Attention to detail
In a fairly poorly run restaurant, the subject of a critique in the backlash section, the poor delivery of food was matched by the poor delivery of language on their menu and blackboards.
In general, blackboards in eateries are good places to find apostrophe errors. It seems that knowing how to punctuate is not a pre-requisite for blackboard writers. In addition, it seems that people are not sure how to make plurals of slightly unusual words. The general (and most incorrect) belief is that you can use the apostrophe to help you make a plural when you are too ignorant to find the correct plural. We've seen bizarre apostrophe plurals before in a Telewest leaflet, and we've seen Italians abusing our punctuation also. So, no surprise to find the two in force together.
It is not only Italian run eateries who sell pizza's, as later articles will (literally) illustrate. Pasta's are more specifically found in Italian places.
Apparently, fish have fillet's and the possessive pronoun is it's. But, the cheque guarantee card is a bankers card. Balderdash!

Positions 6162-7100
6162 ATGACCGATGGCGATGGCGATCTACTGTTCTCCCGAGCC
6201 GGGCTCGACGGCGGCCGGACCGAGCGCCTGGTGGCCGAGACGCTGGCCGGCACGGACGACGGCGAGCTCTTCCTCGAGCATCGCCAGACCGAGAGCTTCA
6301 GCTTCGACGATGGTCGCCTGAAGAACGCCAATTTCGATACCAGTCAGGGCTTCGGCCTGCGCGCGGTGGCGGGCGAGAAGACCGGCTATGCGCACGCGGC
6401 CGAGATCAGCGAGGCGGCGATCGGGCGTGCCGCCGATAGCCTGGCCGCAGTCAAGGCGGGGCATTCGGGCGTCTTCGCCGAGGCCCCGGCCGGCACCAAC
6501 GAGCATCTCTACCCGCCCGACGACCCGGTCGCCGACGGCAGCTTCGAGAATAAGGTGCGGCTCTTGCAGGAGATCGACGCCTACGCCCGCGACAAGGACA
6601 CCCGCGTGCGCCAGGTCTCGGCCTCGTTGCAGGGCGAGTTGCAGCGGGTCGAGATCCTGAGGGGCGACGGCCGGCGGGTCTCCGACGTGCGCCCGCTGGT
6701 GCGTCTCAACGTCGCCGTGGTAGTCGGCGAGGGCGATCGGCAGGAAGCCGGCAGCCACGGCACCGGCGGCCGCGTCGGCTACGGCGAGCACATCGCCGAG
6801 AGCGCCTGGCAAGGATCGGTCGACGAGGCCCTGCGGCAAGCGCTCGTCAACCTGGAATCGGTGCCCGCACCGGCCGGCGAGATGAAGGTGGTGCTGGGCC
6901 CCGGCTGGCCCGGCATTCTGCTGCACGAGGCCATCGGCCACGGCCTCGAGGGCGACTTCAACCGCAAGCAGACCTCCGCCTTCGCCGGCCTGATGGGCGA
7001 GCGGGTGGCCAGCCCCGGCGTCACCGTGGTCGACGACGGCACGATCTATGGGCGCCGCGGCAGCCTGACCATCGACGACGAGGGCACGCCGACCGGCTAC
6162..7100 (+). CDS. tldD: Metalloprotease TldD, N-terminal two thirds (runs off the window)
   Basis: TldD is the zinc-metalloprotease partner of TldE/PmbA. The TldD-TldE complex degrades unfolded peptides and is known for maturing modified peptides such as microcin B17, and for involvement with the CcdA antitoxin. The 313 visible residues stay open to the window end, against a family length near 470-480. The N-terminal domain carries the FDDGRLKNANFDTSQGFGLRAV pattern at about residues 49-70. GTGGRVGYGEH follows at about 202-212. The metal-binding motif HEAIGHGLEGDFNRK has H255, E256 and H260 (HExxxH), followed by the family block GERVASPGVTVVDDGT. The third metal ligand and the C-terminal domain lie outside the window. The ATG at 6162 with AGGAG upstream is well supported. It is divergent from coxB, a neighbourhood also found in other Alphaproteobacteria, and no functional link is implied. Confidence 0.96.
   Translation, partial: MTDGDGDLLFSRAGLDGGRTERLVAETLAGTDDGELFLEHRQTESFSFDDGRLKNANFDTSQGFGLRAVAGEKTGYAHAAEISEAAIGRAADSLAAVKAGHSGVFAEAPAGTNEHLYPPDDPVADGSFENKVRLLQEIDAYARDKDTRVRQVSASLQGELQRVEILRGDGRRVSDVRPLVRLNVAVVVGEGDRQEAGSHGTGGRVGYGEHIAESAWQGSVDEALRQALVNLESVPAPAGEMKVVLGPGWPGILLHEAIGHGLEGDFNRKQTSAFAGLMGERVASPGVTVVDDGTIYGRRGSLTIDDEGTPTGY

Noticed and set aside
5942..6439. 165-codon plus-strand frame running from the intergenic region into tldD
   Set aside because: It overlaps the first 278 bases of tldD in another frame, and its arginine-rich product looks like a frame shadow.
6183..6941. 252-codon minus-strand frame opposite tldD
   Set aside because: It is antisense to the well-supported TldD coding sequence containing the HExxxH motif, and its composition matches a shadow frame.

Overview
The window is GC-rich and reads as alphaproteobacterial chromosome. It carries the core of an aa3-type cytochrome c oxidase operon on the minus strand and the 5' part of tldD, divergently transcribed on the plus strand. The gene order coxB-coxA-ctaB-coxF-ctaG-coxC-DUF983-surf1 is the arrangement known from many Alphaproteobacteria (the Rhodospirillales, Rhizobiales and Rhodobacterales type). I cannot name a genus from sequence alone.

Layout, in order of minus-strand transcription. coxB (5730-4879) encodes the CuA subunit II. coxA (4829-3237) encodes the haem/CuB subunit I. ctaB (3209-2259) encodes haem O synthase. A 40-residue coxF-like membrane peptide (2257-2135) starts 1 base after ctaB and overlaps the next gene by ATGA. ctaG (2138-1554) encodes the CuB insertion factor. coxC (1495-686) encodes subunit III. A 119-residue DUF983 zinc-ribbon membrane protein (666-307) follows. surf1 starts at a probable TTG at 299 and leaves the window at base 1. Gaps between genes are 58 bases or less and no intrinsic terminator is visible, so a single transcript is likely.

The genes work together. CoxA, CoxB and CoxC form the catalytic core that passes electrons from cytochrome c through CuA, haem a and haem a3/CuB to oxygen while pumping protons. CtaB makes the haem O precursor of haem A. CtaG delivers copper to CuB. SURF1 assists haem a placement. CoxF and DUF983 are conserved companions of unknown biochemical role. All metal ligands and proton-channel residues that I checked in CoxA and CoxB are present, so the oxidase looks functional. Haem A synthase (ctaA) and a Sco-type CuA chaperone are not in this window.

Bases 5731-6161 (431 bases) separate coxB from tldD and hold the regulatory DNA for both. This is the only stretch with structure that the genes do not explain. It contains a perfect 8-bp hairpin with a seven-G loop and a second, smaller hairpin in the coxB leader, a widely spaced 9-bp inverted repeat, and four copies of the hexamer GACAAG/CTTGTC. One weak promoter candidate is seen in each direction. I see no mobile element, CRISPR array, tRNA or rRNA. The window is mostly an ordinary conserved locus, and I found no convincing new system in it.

I wish people would think. I also wish that I could be sure of impunity if I stood up with a wet finger and "edited" blackboards. I refuse to accept that it's can ever mean belonging to it! I refuse to accept that people cannot work out that plurals do not need apostrophes (except in very special circumstances on non-words).
Sure, it can be difficult dealing with plurals of non-English words, but the rules are seemingly straightforward. Either use the originating language's plural (cactus, cacti) or whack an s on the end, or an es or an ies (depending on the spelling of the word in question). In situations like banker's card I could accept the apostrophe if it were before or after the s, since you could argue that the card is of a single banker or the class of people called bankers.
Tip's out of the question.
20 May 2001